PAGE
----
Facial reconstruction

Search LJMU Research Online

Browse Repository | Browse E-Theses

Sex Bias and Social Influences on Savanna Chimpanzee (Pan troglodytes verus) Nest Building Behavior

Stewart, FA and Pruetz, JD (2020) Sex Bias and Social Influences on Savanna Chimpanzee (Pan troglodytes verus) Nest Building Behavior. International Journal of Primatology, 41. pp. 849-869. ISSN 0164-0291

Stewart-Pruetz2020_Article_SexBiasAndSocialInfluencesOnSa.pdf - Published Version
Available under License Creative Commons Attribution.

Download (901kB) | Preview


Many primates show sex differences in behavior, particularly social behavior, but also tool use for extractive foraging. All great apes learn to build a supportive structure for sleep. Whether sex differences exist in building, as in extractive foraging, is unknown, and little is known about how building skills develop and vary between individuals in the wild. We therefore aimed to describe the nesting behavior of savanna chimpanzees (Pan troglodytes verus) in Fongoli, Senegal, to provide comparative data and to investigate possible sex or age differences in nest building behaviors and nest characteristics. We followed chimpanzee groups to their night nesting sites to record group (55 nights) and individual level data (17 individuals) on nest building initiation and duration (57 nests) during the dry season between October 2007 and March 2008. We returned the following morning to record nest and tree characteristics (71 nests built by 25 individuals). Fongoli chimpanzees nested later than reported for other great apes, but no sex differences in initiating building emerged. Observations were limited but suggest adult females and immature males to nest higher, in larger trees than adult males, and adult females to take longer to build than either adult or immature males. Smaller females and immature males may avoid predation or access thinner, malleable branches, by nesting higher than adult males. These differences suggest that sex differences described for chimpanzee tool use may extend to nest-building, with females investing more time and effort in constructing a safe, warm structure for sleep than males do.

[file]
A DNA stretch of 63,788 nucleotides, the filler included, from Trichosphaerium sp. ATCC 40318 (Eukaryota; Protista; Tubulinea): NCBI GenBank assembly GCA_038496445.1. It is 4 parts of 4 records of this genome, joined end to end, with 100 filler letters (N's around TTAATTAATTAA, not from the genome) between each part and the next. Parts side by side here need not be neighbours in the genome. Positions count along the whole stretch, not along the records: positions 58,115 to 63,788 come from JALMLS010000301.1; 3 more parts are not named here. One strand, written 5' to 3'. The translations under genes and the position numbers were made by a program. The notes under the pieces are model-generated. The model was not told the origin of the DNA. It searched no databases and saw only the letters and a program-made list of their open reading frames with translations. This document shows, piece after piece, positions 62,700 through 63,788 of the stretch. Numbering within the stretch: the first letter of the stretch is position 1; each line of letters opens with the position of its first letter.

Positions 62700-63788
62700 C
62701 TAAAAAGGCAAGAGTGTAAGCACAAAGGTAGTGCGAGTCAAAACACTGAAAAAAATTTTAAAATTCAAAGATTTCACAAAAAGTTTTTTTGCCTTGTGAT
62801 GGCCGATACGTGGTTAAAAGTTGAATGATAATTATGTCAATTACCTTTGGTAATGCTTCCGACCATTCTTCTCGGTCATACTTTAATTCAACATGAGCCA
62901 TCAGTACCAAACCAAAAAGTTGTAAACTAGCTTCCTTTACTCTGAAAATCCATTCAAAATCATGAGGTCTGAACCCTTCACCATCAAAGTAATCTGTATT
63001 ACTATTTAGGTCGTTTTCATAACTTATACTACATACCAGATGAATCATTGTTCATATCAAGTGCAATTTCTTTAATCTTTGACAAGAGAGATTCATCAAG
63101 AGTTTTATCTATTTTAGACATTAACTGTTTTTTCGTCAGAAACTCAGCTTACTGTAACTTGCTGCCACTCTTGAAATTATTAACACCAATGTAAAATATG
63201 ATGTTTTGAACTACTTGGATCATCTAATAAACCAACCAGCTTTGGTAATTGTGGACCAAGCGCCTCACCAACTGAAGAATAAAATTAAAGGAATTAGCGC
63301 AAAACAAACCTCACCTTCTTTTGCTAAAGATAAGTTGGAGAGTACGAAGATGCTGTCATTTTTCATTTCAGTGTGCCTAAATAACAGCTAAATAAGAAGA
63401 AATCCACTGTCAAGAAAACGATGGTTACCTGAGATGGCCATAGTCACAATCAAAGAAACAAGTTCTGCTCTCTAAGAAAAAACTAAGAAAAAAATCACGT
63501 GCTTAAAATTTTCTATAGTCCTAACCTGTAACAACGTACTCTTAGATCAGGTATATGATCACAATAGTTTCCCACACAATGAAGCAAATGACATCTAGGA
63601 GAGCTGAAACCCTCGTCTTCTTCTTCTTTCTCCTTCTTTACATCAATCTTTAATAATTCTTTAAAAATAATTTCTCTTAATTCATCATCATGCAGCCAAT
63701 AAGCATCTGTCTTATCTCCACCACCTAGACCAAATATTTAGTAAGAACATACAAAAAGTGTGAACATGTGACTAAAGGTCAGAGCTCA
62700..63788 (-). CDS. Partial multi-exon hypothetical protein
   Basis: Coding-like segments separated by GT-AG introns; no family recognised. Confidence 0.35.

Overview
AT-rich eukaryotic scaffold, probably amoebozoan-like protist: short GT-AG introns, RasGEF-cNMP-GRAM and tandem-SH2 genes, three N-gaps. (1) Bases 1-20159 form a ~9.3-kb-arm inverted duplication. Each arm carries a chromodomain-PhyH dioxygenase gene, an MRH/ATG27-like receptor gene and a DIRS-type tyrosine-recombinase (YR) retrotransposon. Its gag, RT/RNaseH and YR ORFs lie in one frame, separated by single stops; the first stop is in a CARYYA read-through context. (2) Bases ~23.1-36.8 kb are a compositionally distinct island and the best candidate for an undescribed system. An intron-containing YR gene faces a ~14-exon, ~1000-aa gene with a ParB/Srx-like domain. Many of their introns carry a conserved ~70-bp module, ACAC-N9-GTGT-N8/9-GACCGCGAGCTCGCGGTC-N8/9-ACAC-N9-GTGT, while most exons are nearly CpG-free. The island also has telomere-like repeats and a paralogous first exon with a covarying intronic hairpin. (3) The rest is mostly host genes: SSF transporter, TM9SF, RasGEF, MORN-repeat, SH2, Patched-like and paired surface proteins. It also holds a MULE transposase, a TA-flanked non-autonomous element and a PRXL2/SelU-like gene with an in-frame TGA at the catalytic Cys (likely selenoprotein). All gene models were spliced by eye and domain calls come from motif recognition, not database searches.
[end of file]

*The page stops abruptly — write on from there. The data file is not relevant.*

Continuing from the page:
Item Type: Article
Uncontrolled Keywords: 0608 Zoology
Subjects: Q Science > QH Natural history > QH301 Biology
Q Science > QL Zoology
Divisions: Biological & Environmental Sciences (from Sep 19)
Publisher: Springer Verlag
Date Deposited: 16 Jun 2020 10:52
Last Modified: 12 Jan 2022 14:30
DOI or ID number: 10.1007/s10764-020-00157-4
URI: https://researchonline.ljmu.ac.uk/id/eprint/13111
View Item View Item